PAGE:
According with an analyst quoted in the PR from the MIPI Alliance “MIPI’s D-PHY interface is currently the dominant technology in mobile devices and we anticipate that its M-PHY interface will follow suit.” There is at least a good reason why D-PHY is dominant: if you remember, this function has been created to support Display and Camera interfaces. Display was relying on Low Voltage Differential Swing (LVDS) signaling, a pretty old technology, forcing to use wide parallel busses at the expense of real estate hungry connector, so a serial based solution like D-PHY and the Camera Interface Specification (CIS-2) was welcomed. Camera Controller IC interfaces with the Application Processor was varying with the chip supplier, not a comfortable situation for the wireless phone integrator, so Display Interface Specification (DSI) and D-PHY was also welcomed.

This explains why CSI-2 and DSI were among the first MIPI specifications to be widely adopted. But the Camera Controller chip makers, integrating the controller on the same IC than the image sensor, on a mature technology node like 90nm, may have some hard time integrating a multi-Gbit/s SerDes on such a technology. The story is slightly different for the Display controller chip, but I suspect the high voltage needed to drive the display to lead to the same situation: mature technology node are not high speed SerDes friendly! It may be that D-PHY will still be in use for some time, to support Display and camera Interfaces, and this is consistent with the feedback from IP vendors like Synopsys, still seeing demand for D-PHY in 28nm…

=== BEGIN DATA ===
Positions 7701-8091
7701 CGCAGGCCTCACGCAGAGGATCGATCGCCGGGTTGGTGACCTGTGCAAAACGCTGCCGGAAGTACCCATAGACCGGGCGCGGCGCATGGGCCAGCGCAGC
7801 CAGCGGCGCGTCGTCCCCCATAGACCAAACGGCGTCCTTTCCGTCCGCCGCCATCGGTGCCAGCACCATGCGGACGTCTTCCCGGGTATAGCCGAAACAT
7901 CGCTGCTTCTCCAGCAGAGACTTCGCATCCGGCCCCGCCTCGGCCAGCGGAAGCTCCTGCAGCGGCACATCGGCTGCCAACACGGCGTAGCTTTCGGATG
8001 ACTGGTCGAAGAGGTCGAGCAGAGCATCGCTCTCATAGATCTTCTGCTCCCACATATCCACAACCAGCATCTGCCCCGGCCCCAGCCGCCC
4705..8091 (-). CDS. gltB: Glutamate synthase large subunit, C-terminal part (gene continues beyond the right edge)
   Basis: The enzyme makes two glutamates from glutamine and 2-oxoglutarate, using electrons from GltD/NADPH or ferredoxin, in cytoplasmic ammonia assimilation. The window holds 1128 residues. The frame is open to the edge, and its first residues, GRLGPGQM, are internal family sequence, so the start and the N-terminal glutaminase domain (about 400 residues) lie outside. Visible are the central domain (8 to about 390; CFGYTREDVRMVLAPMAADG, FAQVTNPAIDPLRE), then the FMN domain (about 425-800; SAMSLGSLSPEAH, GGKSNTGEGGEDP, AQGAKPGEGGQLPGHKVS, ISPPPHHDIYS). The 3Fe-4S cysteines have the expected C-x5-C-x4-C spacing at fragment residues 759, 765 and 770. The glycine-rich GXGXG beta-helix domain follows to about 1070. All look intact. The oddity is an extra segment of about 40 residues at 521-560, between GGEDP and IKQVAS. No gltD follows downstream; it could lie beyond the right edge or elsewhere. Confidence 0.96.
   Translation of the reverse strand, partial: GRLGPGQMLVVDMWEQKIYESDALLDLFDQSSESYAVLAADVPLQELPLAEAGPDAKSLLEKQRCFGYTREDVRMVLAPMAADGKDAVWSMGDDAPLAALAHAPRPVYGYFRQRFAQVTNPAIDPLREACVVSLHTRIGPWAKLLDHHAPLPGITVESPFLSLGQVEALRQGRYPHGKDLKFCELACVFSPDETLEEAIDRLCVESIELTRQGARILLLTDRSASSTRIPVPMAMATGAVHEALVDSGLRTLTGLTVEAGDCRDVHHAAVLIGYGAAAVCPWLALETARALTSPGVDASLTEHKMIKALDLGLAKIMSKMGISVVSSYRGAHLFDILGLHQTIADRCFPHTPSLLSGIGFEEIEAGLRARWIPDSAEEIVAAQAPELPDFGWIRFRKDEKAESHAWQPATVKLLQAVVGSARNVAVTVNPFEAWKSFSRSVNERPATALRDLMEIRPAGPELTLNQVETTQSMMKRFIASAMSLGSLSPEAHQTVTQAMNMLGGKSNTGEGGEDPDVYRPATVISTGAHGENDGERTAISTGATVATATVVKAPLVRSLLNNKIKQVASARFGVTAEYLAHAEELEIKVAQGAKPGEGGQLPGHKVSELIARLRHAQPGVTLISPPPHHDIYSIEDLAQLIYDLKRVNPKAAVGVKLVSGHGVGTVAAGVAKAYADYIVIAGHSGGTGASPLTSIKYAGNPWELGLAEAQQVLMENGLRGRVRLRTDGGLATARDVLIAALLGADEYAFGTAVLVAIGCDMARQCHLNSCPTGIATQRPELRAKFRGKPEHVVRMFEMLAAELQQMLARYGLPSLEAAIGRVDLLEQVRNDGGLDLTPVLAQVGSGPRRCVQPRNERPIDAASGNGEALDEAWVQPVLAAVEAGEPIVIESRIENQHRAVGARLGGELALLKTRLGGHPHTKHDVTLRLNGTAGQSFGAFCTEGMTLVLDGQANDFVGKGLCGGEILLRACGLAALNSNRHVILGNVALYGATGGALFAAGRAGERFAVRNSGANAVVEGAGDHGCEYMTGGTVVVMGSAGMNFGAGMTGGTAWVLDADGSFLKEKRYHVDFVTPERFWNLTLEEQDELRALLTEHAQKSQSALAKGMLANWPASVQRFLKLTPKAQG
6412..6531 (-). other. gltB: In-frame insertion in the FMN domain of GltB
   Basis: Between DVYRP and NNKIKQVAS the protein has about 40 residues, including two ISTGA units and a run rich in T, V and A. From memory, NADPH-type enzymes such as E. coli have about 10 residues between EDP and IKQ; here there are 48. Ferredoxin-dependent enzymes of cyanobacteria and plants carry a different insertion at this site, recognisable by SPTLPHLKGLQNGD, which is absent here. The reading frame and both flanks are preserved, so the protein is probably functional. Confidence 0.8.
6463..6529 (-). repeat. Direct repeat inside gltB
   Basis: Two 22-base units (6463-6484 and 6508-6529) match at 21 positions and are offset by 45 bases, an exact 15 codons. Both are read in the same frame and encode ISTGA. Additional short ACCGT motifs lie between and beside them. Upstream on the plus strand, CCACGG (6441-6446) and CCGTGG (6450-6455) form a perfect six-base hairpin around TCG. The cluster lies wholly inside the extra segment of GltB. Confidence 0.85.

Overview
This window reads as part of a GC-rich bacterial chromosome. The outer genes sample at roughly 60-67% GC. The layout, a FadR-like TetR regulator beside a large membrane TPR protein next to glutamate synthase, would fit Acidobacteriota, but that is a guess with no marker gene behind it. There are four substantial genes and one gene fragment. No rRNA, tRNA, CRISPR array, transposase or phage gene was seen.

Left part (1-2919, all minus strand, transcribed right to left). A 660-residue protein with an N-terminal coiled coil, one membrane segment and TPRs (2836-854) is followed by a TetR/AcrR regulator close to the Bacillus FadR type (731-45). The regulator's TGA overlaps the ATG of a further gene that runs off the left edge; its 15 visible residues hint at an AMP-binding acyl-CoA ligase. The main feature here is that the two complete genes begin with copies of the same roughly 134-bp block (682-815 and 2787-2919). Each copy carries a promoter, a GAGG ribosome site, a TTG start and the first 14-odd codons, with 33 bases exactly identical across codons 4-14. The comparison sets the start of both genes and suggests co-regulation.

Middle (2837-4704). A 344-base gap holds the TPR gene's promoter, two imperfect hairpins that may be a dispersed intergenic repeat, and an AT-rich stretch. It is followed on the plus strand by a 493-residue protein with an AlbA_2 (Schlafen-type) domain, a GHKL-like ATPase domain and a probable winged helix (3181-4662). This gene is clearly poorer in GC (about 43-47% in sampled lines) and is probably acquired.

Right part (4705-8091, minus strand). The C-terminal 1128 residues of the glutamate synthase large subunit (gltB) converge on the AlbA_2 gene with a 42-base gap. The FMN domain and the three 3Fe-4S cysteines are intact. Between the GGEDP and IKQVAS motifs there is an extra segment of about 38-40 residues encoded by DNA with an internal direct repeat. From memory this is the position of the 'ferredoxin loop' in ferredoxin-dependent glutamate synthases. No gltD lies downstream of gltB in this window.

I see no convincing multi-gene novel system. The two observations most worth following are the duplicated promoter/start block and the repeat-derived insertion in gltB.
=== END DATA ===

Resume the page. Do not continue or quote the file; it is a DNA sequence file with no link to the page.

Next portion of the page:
Now, we can come to the up-to-date M-PHY, which, as wisely noted by a cleaver analyst “…will follow suit”. To prepare the quote I have made for the MIPI Alliance in the M-PHY related PR, I have interviewed several IP vendors, as I thought their answer would be a good indication about how popular was the function. So, my question was “How many RFQ did you received (for M-PHY)?”, as I knew that asking about the number of design-in, or sales, would not be answered. As they knew that the answer may be published, let’s have a look at the respective answers from Synopsys, Mixel, Cosmic Circuits and Arteris.